30th Annual Tampa Conference a Success!
Thank you to all who attended the 30th Annual Research & Policy Conference on Child, Adolescent, and Young Adult Behavioral Health. The theme for our track was “Improving services and supports for children and families: Enhancing systems and settings.” Our sessions addressed diverse topics, ranging from new frontiers in behavioral health and child mental health to inclusive early childhood development to assessing and improving organizational readiness for integrated care to reduce health disparities. Presentations were well-attended, and we want to thank the presenters for the effort they put into planning informative and interactive sessions.
At the conference, we presented the Blanche F. Ittleson Award to Dr. Mary Ann McCabe, whose award address provided an overview of advancements in children's mental health over the last half century and recent developments in research, programs, policy, and technology that she believes give us reason for optimism.
The Presidential Citation for Lifetime Achievement was present to Dr. Donald Wertlieb for his contributions in understanding the complex processes by which children and families cope with adversity (e.g., marital disruption, chronic illness). During his presentation, Dr. Wertlieb described the “triple-twin-tracking” framework for harmonizing specialized with universal programs and policies, child-centered with community-based targets, and infant/toddler expertise within child/youth frameworks in the context of inclusive early childhood development.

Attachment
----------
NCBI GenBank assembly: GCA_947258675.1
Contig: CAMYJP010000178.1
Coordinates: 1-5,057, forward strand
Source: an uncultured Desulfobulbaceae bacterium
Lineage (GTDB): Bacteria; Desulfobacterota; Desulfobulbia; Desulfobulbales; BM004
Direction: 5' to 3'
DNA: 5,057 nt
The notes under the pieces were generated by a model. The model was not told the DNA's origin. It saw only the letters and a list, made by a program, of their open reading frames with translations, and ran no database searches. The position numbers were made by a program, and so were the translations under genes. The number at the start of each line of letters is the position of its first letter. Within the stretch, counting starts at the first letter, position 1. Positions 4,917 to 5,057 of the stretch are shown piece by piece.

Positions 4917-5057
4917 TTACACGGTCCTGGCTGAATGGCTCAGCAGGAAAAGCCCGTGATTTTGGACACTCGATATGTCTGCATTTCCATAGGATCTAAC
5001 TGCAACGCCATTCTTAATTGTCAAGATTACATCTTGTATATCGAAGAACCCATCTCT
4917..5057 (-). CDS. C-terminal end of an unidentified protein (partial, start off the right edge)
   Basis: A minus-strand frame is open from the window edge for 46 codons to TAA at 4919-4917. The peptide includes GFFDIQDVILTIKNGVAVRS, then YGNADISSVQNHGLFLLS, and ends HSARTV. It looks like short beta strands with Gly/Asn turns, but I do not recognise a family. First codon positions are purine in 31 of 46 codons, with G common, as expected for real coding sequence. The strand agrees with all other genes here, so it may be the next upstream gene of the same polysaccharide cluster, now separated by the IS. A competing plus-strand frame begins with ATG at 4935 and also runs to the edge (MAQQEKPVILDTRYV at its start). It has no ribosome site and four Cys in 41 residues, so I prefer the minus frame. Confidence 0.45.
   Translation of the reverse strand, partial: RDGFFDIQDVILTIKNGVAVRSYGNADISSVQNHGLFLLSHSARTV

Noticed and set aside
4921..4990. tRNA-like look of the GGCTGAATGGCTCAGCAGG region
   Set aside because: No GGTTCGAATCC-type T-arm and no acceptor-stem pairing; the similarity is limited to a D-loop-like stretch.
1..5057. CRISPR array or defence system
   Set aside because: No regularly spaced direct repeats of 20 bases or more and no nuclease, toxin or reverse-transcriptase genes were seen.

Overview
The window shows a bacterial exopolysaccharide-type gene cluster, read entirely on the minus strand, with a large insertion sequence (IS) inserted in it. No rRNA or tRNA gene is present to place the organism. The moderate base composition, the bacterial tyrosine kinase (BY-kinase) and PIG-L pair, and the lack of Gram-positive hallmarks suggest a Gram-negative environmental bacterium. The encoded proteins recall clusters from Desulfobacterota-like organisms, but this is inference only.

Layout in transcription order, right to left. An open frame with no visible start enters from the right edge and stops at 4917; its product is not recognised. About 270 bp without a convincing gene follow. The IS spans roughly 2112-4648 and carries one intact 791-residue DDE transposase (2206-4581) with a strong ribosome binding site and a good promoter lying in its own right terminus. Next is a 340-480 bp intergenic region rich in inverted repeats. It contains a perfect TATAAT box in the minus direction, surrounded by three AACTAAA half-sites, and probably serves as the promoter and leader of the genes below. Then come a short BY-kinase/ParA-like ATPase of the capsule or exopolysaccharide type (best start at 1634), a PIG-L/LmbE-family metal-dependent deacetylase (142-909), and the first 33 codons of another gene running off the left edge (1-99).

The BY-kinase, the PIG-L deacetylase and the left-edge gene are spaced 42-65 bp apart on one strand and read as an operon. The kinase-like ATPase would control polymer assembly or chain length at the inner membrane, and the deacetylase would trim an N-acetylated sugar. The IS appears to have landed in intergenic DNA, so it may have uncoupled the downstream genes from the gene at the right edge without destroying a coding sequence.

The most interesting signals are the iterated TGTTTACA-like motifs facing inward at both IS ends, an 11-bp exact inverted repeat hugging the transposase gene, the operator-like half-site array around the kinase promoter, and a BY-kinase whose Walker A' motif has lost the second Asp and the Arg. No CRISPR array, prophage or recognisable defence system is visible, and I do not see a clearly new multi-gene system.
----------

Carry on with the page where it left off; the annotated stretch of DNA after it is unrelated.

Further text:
Also presenting in our track was last year's recipient of the Vera Paster award, Doctoral candidate Sara Buckingham. Ms. Buckingham's presentation, entitled, "‘It has cost me a lot to adapt to here’: The divergence of real acculturation from ideal acculturation explains poorer psychosocial wellbeing of Latina/o immigrants," provided an overview of her extensive research encompassing four states. To learn more about her research, listen to the interview on the Global Alliance's Podbean channel.
At the 2016 Tampa Conference, researchers from the University of North Carolina Charlotte and the Morehouse School of Medicine presented a new tool they had developed to help improve integrated care efforts. This year, Erin Godly-Reynolds and Sharon Rachel returned to provide findings from their efforts to increase readiness for integrating behavioral health and primary care services in diverse healthcare practices. This multiyear initiative is aimed at promoting health equity among vulnerable populations.
Dr. James R. McDonell from Clemson University discussed individual and family factors predicting youth risky behavior in the rural south. Perceptions of violence being a problem in the community, friends saying that substance use is wrong, and general family functioning, were found to affect the odds of a youth participating in risky behaviors. Surprisingly, neighborhood factors beyond perceptions of violence (e.g., crime rates, neighborhood distress) were not found to be significant predictors. Dr. McDonell suggesting that the lack of variance across block groups may be making the role of neighborhood factors in youth risky behavior.
Our closing presentation was delivered by Global Alliance President Debbie Klein Walker. Dr. Klein Walker's well-received discussion focused on promising opportunities for funding clinical and community prevention services. Due to the level of interest in the topic, the Global Alliance will be hosting a webinar on the topic. Stay tuned for details!
Presentations from the conference, including from the Global Alliance track, will be made available soon.
Check back for more information about next year's conference!